Archaeologists have discovered a 2000-years-old Roman mosaic, the largest in 50 years, at the site of The Shard in London.
The discovery was made earlier this month by the Museum of London Archaeology (MOLA) while they were excavating the location. The excavation work, carried out near The Shard, was for the preparation of building new structures around the skyscraper. But little did anyone anticipate the discovery of a well-preserved Roman mosaic that was nearly two millennia old, and the largest in nearly half a century.
The mosaic consists of two panels, a larger and a smaller one. The larger panel is said to be from the 2nd or 3rd century CE and decorated with stylized flower patterns that were intertwined. The design also features Solomon’s Knots, a recurring motif in Roman-era designs. The smaller panel also feature flower patterns and knots but of a slightly different style.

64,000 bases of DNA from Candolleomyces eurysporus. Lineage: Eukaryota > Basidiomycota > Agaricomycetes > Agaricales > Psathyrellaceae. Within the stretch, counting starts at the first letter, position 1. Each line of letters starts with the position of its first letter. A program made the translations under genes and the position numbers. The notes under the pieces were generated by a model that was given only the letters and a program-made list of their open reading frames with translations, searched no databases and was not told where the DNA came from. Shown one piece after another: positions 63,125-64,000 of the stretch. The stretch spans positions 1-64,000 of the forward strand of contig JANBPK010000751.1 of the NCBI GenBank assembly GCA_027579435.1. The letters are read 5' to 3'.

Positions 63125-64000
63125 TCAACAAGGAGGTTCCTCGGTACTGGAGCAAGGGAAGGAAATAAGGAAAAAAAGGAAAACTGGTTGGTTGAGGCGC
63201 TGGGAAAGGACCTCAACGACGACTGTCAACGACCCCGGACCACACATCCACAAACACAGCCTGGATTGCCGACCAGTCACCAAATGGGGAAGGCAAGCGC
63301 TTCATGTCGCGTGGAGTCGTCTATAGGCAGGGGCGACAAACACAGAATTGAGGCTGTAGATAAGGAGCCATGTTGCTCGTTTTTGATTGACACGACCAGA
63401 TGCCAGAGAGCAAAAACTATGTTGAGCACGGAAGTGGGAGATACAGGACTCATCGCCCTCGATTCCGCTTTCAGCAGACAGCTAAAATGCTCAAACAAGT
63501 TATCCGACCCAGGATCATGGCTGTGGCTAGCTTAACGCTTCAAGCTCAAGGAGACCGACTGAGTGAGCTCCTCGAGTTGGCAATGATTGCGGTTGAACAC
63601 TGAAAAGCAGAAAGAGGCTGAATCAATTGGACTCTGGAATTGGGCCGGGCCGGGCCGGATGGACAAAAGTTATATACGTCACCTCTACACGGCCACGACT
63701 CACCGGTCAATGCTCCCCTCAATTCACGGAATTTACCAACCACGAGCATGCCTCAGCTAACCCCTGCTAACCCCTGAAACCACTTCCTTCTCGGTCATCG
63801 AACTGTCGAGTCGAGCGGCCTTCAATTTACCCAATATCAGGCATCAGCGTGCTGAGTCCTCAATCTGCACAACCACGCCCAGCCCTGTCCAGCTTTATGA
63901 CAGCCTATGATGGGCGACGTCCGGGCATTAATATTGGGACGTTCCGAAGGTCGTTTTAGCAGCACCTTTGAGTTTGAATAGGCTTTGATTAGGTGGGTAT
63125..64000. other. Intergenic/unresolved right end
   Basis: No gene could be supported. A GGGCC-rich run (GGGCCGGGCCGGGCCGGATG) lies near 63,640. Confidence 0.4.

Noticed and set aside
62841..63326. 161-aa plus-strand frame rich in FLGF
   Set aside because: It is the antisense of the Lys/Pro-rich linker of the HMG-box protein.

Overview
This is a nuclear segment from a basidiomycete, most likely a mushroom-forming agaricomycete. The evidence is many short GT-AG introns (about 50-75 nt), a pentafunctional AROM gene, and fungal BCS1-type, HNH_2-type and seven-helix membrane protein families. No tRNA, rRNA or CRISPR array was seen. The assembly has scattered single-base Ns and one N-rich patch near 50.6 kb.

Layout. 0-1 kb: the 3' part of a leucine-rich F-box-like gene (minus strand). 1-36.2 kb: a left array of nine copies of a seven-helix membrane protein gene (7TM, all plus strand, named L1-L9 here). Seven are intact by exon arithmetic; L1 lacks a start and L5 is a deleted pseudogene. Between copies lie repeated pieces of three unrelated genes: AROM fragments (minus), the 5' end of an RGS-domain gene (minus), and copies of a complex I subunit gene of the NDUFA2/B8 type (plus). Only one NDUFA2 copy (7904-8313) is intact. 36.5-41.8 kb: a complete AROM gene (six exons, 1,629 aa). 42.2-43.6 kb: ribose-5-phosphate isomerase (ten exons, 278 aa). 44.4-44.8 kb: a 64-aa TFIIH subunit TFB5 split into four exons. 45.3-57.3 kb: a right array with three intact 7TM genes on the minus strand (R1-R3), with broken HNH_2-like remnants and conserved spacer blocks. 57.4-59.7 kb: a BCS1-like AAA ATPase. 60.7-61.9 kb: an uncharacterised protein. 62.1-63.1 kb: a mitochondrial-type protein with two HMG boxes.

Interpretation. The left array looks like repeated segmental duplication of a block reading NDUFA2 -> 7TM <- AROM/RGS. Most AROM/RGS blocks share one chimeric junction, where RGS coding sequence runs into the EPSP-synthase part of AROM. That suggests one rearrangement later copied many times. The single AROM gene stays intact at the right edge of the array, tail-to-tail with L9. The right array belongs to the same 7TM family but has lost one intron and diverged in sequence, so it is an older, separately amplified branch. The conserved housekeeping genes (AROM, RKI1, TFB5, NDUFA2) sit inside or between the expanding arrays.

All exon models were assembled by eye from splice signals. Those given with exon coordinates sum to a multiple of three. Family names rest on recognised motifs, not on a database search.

It is believed that the mosaic would have served as the floor in a Roman “mansio”, which were the equivalent of motels in the Roman era, exclusive to larger, urban locations. The mansio catered to high-ranking officials and noblemen who visited the city for travelling. The design pattern of the mosaic is very similar to the one discovered in the city of Trier, Germany. This suggests that the two mosaics were designed by the same group of travelling artisans.
The Shard is one of the most recent landmarks in London. The 72-storey skyscraper, named so because of its appearance like a glass shard, was inaugurated in 2012. It is the tallest building in the United Kingdom, and the 7th tallest building in entire Europe.